This coffee is roasted relatively dark, and you can drink it with milk. It’s an excellent gateway to the more complex African coffee.
A safe, but delicious bet in the French press.

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Intelligentsia Coffee Frequency Blend Direct Trade

Intelligentsia...

This concoction seems to be made with a French press in mind. We got a medium roasted blend with plenty of Brazilian beans that provide milk chocolate and smooth body to the mix. The other part of the blend, which is a washed coffee, that changes from season to season, adds sparkle and top notes. The roaster promises stuff like lemongrass, pineapple and breakfast tea, which does sound pretty yummy.

Intelligentsia is one of the most respected specialty coffee companies in the world. This is because the company was one of the first ones to cut out the middlemen and start traveling to the origins to buy coffee directly from the farmers.

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Koffee Kult Colombian Huila

Koffee Kult...

Here are some of those medium roasted Colombian beans that most French press lovers seem to have a soft spot for.

Expect sweet chocolate and caramel complimented by subtle stone fruit.

Koffee Kult, in general, gets outstanding reviews on Amazon, so I wouldn’t be worried about getting stale beans.

These beans are from Huila – what is by many people considered the most exquisite coffee growing region in Colombia.

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Onyx Coffee Lab Ethiopia Kercha, Light Roast

ONYX COFFEE LAB...

Onyx is one of the hottest coffee companies in the US at the moment. In 2017 they won both the national brewers’ cup tournament, as well as the roasting championship.

This particular bean is a light roasted Ethiopian single origin coffee. If you want to try the ultimate regarding floral and fruitiness in a coffee, this is an excellent option.

You got notes of jasmine, bergamot, blackberry and blood orange in this coffee.

If you pick this coffee, be sure to use soft, bottled water! That way the top notes will surely be able to shine!

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Go deeper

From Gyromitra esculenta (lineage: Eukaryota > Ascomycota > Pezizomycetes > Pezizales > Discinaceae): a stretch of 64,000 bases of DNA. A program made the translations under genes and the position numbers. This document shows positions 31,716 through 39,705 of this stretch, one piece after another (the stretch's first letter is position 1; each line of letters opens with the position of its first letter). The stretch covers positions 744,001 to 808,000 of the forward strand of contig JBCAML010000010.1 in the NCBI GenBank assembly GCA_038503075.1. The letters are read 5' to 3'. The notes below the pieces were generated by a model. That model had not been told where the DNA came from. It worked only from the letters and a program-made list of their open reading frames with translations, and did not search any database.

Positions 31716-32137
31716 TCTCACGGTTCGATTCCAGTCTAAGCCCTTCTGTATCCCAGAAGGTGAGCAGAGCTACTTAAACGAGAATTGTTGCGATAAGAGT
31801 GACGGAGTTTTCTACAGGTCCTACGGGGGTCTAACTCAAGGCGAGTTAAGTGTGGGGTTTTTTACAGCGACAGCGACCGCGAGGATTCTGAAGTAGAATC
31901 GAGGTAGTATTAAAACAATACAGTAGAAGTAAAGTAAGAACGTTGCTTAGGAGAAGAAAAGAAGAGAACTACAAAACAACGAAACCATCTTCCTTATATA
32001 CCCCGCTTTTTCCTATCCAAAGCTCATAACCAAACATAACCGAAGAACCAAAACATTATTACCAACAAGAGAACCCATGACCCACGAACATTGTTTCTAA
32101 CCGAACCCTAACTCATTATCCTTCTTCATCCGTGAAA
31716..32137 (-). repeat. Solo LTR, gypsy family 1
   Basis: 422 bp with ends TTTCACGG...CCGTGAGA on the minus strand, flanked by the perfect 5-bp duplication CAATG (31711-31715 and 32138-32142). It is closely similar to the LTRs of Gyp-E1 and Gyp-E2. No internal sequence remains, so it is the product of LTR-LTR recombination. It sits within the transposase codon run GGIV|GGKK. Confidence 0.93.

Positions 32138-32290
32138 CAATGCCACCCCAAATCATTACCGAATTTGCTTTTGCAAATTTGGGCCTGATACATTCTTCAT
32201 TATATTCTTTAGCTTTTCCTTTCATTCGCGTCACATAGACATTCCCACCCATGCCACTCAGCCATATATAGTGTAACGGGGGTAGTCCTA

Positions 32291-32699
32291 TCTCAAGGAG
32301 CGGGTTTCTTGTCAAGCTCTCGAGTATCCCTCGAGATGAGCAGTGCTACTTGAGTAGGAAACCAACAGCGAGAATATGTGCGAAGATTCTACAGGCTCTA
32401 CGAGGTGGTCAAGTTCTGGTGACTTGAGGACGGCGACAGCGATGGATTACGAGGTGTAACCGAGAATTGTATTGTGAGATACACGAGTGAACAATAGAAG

This is where I give you some of the geeky stuff that is worth considering if you’re as serious about your coffee as I am.

Light or dark: Best roast for the french press?

How should your coffee be roasted? Sometimes this can be a question of almost religious significance.

Many people the specialty coffee community are diehard light roast fanatics. But just because they like it, doesn’t mean that you do. In general, a lighter roast requires more of the coffee bean as well as the home barista brewing it. It’s harder to get a good result, but once you do the result is remarkable.

In my opinion, lighter roasts are better for other brew methods, such as pour over. For a French press, a medium to dark roasted coffee is more foolproof.

There are many degrees of darkness, though. I would stay clear of the espresso spectrum and go for something more medium. This roast is often called the full city by the coffee experts.

Single origin vs. blend

In recent years the term single origin has become more and more common in the world of coffee. This implies that a bag of coffee hails from just one location as opposed to being a blend.

What is the benefit to single origin? Well, if you’re a bit of a geek, maybe you’d want to experience the pure taste of say, coffee from the famous Yirgacheffe region in Ethiopia. There’s only one way to do that, and that is to get a bag of French press coffee beans that haven’t been blended.

A blend isn’t necessarily a wrong choice, be aware that these are often created to save the coffee companies money. By making a blend they can use cheaper, lower grade coffee as a ‘filler’ and then just a bit of more exciting coffee in order to provide some flavorful top notes.

about the author

about the author

Hey, I'm Asser Christensen from Denmark – the founder & editor of this site.

I have been crazy about caffeine for almost as long as I can remember. Today, I'm a licensed Q Arabica Grader and full time coffee writer.